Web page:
Where would you find asbestos in your home?


Older homes have a certain charm, personality and character that cannot be replicated or matched in newer builds. As much as they can possess these quaint and endearing qualities, if your home was built before the 1980s it may contain a dangerous building material that was widely spread: asbestos.

Asbestos can significantly and detrimentally impact your health if you inhale the fibres. If you believe you may have asbestos in your home the best thing to do preemptively is call in an hazardous materials assessment company to help you locate certain areas of your home and test them accordingly.

This mineral was widely used due to its cheap nature, but it also has some really redeeming construction qualities. Asbestos fibres are naturally flexible, strong, good insulators, resistant to chemicals, and fire resistant as well. Because of these qualities, before it was known that asbestos was dangerous they were used in house construction, if you have an older home there are a couple places you may want to check for asbestos.

9 Places Asbestos May Be Lurking in Your Home


A common place asbestos may be in is the flooring of your home, especially if you have vinyl floor tiles. The backing on vinyl sheet flooring and the flooring adhesive could contain asbestos especially if they were installed prior to 1981. If an asbestos containing floor sustains damage — for instance if it has been scraped or gouged when it’s dusted, swept or vacuumed it could release asbestos fibres into the atmosphere. Even if your floor are in good condition, it’s worth considering sealing or encapsulating it. If you rather choose to remove the flooring entirely, you will have to ensure that the removal is done by a professional.

Pipe Insulation

Because asbestos is a heat resistant material, it was typically used to insulate hot water pipes and steam pipes in heating systems. In some cases, the pipes would be coated directly with asbestos material and in other instances they would be covered with an asbestos blanket or tape. Similar to other types of asbestos, it’s best to leave the covering alone if it’s in good shape or have it encapsulated. If it has sustained any damage, contact a professional to remove and replace it.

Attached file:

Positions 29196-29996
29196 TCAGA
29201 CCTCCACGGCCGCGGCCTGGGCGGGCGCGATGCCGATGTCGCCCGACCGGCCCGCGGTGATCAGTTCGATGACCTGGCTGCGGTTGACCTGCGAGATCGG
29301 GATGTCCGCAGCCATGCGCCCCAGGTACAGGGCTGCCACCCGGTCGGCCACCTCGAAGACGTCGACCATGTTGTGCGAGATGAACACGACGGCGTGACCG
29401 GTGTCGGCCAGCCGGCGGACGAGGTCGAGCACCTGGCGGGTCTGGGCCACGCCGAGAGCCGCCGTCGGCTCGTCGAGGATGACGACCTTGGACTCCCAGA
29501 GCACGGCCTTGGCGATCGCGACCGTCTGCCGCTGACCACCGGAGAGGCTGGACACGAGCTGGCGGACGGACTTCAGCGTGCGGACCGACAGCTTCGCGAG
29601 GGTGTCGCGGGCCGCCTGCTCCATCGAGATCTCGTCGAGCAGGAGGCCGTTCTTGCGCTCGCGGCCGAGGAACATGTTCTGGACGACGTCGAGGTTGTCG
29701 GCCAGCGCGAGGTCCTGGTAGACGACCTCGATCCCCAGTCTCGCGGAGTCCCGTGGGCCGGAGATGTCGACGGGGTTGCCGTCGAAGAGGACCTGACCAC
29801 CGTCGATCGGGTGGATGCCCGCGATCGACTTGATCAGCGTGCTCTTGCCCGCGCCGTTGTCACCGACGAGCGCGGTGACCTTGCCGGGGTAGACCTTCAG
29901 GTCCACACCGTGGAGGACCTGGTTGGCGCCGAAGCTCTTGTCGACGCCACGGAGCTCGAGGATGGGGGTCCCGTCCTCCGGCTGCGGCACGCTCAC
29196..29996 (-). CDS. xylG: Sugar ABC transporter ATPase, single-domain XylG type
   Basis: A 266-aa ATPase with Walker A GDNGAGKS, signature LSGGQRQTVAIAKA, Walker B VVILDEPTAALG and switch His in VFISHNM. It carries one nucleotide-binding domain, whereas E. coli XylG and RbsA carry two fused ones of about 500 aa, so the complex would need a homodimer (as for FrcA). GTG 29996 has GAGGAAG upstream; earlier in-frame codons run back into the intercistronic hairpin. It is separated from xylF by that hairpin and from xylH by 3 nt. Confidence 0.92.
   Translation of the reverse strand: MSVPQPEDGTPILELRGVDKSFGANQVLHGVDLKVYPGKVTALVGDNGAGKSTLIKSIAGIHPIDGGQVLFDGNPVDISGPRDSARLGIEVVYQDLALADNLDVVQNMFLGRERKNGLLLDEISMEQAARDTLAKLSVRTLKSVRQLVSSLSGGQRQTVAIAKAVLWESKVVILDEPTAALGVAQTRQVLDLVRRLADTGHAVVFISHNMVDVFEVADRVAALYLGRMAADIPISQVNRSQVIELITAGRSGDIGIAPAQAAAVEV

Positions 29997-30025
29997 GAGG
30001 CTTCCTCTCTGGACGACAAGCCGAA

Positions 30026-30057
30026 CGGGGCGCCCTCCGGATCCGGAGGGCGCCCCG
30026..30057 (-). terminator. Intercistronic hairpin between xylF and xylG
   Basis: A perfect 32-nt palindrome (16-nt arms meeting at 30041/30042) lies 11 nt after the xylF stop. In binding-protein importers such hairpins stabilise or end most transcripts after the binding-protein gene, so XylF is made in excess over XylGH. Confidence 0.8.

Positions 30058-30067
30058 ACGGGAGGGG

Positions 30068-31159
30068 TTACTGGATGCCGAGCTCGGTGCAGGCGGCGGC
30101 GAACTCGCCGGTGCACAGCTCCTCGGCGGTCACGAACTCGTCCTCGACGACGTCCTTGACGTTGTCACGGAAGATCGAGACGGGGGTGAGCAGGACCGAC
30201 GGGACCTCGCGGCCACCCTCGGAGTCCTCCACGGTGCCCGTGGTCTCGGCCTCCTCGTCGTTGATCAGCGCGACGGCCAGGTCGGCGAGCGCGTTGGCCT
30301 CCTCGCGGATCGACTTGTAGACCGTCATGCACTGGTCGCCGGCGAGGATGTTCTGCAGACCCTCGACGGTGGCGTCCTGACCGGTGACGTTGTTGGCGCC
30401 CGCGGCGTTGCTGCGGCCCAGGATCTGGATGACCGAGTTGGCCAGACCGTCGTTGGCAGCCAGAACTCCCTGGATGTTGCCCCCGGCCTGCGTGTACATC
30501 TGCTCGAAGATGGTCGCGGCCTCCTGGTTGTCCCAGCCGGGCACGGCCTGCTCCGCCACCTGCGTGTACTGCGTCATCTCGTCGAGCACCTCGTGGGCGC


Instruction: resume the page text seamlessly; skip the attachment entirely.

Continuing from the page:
Wall and Joint Coverings

Many types of wallboards and joint compounds like those around wood-burning stoves and fireplaces have asbestos fibres incorporated into them for strength and flame resistance. Simple home repairs like patching holes or sanding rough patches in a wall has the potential to release asbestos fibres and dust into the air. If you are thinking about doing a home remodel or improvement project, it would be a smart idea to call in a hazardous material consultant before doing any work to double check and assess your walls. This is more important if your home was finished around the mid-1980s.

Popcorn Ceilings

One extremely common feature in older homes, especially those built around the aforementioned 1980s, is the retro style popcorn ceilings. This decorative texture was all the rage back in the 1960s through the early 1980s but this textured ceiling has an unfortunate side. The coating for this material was usually made from a sprayed on asbestos fibre or textured paint which was infused with asbestos. If you have a popcorn ceiling it best consider sealing it. If you would prefer to remove it, you will need have it professionally tested first to see if any asbestos is present, from there you can hire a qualified professional for its removal.


This one might seem a little odd but back before the 1980s many wallpaper manufacturers and wallpaper adhesive manufacturers used asbestos in their production, even more so i the wallpaper has a vinyl finish. If the wallpaper is left intact, you can leave it alone or have it painted over. But if the wallpaper is torn, cracked, or curling, it’s strongly recommended to have it tested and replaced.

Wall and Ceiling Insulation

If your home was built somewhere in between 1830 through the 1950s, you may want to check the wall and ceiling insulation. If there is no damage done to the walls or ceiling, and the insulation looks to be in good shape and isn’t loose or visible, it’s best to leave it untouched. If you have plans to remodel your home or if you notice any other damage on the walls or ceiling, it’s again recommended to call in an inspector or asbestos abatement company to check out the insulation and test it.

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